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Tailor-made machinery aims to provide precise control and trouble-free operation

July 26, 2017

Location: Staten Island, New York

Challenge: How to manage barge tilting and optimize duty cycles during loading and unloading operations at a busy container handling facility  

Solution: Specialist machines with trim, list and skew control, and custom-built cranes that can handle heavier loads

Located on Staten Island near the Goethals Bridge, one of three that link New York and New Jersey, GCT New York is a full-service container and cargo handling facility. The terminal – formerly known as New York Container Terminal or NYCT – is fitted with on-dock rail service and has one of the highest volume cargo capacities in the New York Harbor.

In 2015, GCT New York began handling containerized waste for the state of New York. After containers from the New York City Department of Sanitation arrive at the dock on barges, cranes discharge the loaded waste containers from the vessel onto bomb carts for transport to GCT New York’s railyard. In the railyard, cranes twin pick the loaded containers – or, in other words, lift them two at a time – from these specialized shuttles and place them onto railcars. These full containers are then sent via train to a facility to be converted to energy.

A dual challenge

The excessive tilting of barges during loading and unloading operations was a concern at GCT New York. This happens because the center of gravity shifts when waste containers – whether full or empty – are loaded or offloaded, affecting the stability of the vessel. These barges are specially built to handle 48 20-foot containers; each barge utilizes cell guides for two-high stacking of a maximum of 48 containers. These containers, in turn, differ from normal containers in that the doors are at the top, and they are 12 feet in height with a width of 8 feet and 6 inches.

A second challenge had to with duty cycles. Every other lift was empty, raising the issue of efficiency. Since each container is loaded to a weight of 24 LT – one LT (long ton) is 1,016 kg – the combined continuous duty cycle load would be 48 LT when discharging the barge. This load cycle is much higher than a standard container crane operation.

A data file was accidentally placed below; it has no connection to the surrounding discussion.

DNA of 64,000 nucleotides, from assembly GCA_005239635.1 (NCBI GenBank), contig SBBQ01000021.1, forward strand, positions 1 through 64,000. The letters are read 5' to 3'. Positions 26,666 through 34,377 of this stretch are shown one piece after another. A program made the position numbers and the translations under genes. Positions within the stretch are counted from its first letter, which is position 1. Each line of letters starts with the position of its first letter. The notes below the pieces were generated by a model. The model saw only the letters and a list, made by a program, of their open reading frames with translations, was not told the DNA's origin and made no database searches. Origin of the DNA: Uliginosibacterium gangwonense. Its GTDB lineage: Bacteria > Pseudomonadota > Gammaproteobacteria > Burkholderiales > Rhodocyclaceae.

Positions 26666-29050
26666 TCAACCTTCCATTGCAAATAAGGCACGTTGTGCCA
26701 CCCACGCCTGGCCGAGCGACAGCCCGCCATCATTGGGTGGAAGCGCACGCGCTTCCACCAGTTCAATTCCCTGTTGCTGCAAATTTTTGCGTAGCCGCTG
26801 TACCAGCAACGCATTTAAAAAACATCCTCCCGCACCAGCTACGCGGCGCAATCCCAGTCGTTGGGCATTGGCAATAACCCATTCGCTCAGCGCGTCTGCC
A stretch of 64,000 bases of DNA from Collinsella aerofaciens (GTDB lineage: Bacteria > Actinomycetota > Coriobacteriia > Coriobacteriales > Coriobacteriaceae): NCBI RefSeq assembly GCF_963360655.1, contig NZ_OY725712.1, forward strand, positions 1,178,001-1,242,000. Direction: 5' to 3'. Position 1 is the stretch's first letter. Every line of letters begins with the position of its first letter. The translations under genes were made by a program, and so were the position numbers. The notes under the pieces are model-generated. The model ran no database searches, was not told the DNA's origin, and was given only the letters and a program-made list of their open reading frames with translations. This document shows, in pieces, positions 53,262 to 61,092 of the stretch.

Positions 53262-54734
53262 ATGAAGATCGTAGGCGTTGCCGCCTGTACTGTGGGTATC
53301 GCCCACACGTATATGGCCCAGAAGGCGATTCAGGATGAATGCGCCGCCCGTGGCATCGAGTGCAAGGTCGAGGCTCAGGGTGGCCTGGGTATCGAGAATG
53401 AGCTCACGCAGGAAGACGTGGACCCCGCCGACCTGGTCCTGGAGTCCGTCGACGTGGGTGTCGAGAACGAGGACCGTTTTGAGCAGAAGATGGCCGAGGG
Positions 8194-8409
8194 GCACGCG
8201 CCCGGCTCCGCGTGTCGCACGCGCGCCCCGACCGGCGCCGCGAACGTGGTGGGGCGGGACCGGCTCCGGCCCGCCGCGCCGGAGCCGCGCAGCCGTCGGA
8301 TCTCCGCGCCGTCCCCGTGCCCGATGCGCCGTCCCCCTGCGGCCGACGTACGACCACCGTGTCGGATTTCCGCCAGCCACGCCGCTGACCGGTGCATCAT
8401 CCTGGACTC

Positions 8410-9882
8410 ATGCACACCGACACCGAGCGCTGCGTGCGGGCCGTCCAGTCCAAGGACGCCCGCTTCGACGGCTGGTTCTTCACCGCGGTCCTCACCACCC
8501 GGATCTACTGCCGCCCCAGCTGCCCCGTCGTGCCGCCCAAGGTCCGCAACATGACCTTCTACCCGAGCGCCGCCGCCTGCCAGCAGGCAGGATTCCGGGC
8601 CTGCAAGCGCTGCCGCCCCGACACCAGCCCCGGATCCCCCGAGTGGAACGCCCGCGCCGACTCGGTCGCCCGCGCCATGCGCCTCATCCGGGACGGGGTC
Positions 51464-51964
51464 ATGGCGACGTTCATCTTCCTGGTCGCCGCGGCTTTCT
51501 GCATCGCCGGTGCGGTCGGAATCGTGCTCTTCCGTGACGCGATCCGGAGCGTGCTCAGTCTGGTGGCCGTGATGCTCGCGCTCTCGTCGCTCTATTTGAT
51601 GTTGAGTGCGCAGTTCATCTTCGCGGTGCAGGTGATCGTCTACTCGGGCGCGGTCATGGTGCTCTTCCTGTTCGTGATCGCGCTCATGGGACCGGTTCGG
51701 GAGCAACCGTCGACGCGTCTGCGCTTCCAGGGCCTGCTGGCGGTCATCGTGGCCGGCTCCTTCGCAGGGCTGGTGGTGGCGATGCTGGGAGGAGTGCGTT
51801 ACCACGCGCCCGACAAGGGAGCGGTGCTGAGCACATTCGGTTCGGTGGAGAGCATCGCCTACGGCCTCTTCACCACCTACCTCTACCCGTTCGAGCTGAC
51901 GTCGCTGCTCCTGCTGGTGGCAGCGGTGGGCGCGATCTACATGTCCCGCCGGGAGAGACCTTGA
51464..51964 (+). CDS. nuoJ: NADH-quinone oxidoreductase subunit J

Customized machines to the rescue

Two Konecranes Rail Mounted Gantry (RMG) cranes and two Rubber Tired Gantry (RTG) cranes addressed these matters. “These cranes were designed to handle 60 LT loads. Normally these types of cranes handle 40 LT loads,” says Mikko Mäkitalo, Project Manager, Port Cranes, Konecranes.

The company also assembled specialist machinery to enable RMG cranes to compensate for barge tilting. Mäkitalo adds that it was the first time that Konecranes used STS spreaders in RMG and RTG cranes, specified with a 50 LT capacity with the highest classifications.

“Since the barge is only 130 feet long and 40 feet wide, we were very concerned with the trimming and listing of the vessel during loading and unloading operations. Our specification, therefore, required precise control of the trim and list of the spreader bar,” explains Douglas Jimenez, Director Cranes, GCT New York. He adds that because the barge was moored to the wharf without the use of constant tension winches, skew control of the spreader bar was also necessary.

Since the barge is only 130 feet long and 40 feet wide, we were very concerned with the trimming and listing of the vessel during loading and unloading operations. Our specification, therefore, required precise control of the trim and list of the spreader bar.

Trim, list and skew control

The operational plan for these cranes required that GCT New York would be able to twin lift the containers. “Our specification called for trim, list and skew control for the barge RMG. This was due to the size of the barge. Each container could weigh as much as 24 LT; therefore, each lift could be as much as 48 LT when discharging the barge, which would affect the trim and list of the vessel,” continues Jimenez.

GCT New York’s engineering team wanted to see to it that all machines were capable of operating trouble-free given these rigorous demands. “When we went out for pricing, we gave preference to vendors that could single source both barge RMGs and RTGs. We did this to get as much continuity with system design, control and utilization of spares as possible. Konecranes closely met our specifications while also providing the best pricing,” concludes Jimenez.